13 July 2002


We had one day of glorious weather and it really was spectacular.  The lake.  The view.  The hotel.  The culture. (And, yes, the food.)


It has been blustery most of the rest of the time, like being inside a very windy, dense cloud.  And that's just fine.  We came here to relax.  So, we've done a bit of wandering.  A bit of sight-seeing.  A bit of hot-spring soaking.  We both agree that Hotel de Yama and this part of Hakone would be very fine to visit again.

During our walks, Jackie has been particularly taken by the hydrangeias. She has returned the favor, by taking many of them, pictorially.


We are at an area of Lake Ashi that seems to have little that is tailored to non-Japanese tourists.  We like that.  The fact that we came mid-week and that the weather has been iffy means that the crowds have been pretty light.  Finally yesterday, on Saturday, we saw another white couple in the hotel.  The only English we have heard from any hotel guest was from a Taiwanese guy who spoke no Japanese.  We try to do as much as we can with our cryptic Japanese and the staff seem amused.  Most of them have minimal English, and overall our efforts seem to work.  Sometimes, though, we don't make any progress and just have to settle for not knowing whatever it is we were trying to find out.


Hakonemachi is the name of the town about 5 minutes' walk down the path. The picture on top is a view from the town that shows the same gate that we came across during our early morning walk. What you get when you click on the image looks a bit better.

The bars, left, cover a shop that is closed. Jackie noted that they put the chickens out for the night, to guard the place.

The hotel has proved interesting.  It is well run and all that, of course.  The interesting part is the mix of French and Japanese influences.  The building emulates a French chateau, but has some Japanese touches that are lovely. Jackie is taken by such things as the french tree pattern on the Japanese "yukata" robe we are using in the hotel.  She also likes the Japanese fireplace.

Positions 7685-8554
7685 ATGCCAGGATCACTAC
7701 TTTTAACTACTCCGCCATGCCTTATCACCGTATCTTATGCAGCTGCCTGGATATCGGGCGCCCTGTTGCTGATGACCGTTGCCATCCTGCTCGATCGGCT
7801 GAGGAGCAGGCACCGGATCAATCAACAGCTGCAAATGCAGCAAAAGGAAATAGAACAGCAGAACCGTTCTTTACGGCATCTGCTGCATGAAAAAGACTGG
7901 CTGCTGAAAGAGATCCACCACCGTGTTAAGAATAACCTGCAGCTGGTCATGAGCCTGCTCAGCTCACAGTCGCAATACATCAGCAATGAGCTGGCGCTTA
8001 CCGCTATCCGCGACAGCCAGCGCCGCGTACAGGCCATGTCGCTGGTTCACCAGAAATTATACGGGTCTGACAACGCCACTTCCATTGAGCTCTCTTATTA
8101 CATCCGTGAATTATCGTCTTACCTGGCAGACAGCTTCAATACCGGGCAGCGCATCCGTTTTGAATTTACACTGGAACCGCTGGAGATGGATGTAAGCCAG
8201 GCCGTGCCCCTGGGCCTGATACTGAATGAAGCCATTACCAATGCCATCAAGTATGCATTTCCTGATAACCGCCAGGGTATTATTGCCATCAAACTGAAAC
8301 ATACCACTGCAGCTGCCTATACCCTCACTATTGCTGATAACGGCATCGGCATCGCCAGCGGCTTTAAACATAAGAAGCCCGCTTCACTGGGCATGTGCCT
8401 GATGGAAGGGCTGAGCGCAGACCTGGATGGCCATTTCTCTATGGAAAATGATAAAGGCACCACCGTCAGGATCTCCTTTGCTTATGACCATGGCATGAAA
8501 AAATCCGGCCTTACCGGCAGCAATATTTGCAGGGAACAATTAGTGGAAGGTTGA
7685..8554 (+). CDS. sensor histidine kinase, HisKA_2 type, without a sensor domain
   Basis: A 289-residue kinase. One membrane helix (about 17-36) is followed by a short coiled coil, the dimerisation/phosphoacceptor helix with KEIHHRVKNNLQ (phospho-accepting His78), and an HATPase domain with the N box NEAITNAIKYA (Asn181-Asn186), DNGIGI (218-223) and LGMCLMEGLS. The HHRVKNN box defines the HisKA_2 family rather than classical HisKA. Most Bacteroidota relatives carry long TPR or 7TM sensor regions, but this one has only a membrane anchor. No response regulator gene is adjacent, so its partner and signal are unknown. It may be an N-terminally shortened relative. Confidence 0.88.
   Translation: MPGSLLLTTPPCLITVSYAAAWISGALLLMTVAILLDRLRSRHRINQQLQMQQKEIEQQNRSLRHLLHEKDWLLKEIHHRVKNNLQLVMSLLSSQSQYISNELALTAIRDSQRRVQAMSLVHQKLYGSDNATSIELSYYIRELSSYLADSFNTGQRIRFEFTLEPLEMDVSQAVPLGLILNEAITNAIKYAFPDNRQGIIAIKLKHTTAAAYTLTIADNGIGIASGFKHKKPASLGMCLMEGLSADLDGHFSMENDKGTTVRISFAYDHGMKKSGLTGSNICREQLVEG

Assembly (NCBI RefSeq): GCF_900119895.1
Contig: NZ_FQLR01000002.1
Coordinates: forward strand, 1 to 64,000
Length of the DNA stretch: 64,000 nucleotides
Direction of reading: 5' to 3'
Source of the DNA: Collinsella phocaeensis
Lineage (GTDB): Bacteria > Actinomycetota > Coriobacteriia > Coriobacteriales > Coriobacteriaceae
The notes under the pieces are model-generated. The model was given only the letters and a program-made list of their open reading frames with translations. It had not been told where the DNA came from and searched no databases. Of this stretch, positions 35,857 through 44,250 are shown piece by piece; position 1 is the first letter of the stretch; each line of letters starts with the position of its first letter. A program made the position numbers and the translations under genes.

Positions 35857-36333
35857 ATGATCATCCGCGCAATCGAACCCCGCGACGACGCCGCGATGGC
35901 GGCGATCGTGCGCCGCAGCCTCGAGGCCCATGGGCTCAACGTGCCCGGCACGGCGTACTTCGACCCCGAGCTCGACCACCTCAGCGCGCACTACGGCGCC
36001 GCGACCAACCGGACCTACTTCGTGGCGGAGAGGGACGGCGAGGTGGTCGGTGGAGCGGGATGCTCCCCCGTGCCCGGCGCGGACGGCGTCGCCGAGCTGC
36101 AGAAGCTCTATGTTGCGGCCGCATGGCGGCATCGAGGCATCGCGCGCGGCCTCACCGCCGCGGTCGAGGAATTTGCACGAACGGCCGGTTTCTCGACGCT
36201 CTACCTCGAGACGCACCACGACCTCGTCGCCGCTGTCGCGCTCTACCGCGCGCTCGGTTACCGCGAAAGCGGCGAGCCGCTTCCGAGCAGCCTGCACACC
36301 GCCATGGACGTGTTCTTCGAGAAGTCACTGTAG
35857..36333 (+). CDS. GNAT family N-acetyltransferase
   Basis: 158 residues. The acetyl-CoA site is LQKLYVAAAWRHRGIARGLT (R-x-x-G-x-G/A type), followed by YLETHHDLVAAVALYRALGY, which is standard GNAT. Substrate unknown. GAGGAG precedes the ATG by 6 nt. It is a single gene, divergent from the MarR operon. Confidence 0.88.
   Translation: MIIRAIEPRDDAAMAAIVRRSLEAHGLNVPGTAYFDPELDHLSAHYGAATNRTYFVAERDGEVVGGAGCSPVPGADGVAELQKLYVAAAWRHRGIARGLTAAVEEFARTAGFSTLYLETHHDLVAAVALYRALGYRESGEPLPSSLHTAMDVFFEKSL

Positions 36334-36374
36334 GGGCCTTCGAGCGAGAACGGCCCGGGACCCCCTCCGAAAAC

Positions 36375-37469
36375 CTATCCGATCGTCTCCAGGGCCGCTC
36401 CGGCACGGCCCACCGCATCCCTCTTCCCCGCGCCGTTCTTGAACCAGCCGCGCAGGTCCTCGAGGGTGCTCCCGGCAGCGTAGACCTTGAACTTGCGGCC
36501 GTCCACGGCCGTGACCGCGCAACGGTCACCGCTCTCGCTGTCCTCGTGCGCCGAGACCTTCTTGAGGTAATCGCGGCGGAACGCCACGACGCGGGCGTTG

The hotel has a French restaurant and a Japanese restaurant.  We broke down and ate in the French restaurant last night, for our final dinner.  We were curious how well they did French.  It was fine, albeit with small Asian touches like bits of ginger over the white fish and meuniere (sp?)   It also was pretty boring.  That's not their fault.  It's the nature of the food, relative to Japanese food.  Oddly, though, the workers in the French restaurant all had pretty good English.  Far better than the rest of the hotel staff.  I kept having trouble deciding whether to respond in my limited Japanese or my limited French or my limited English.  Very confusing.

Two nights ago was our big meal.  A serious "kaiseki" dinner, with a very large number of elaborate, tiny dishes.  Although I have had a couple of such "performance art" meals before, I can't really judge this one on any absolute scale.  On Dave's personal scale, it rated a 10, and he's pretty demanding when a meal is that expensive.  Alas, the variety and complexity of the dishes was overwhelming and I won't even try to describe them.  Maybe Jackie will give it a shot.

Today we head for Yokohama and my week-long meeting. 

And here are Jackie's set of Hakone pictures.


And this will take you to the notes on Yokohama.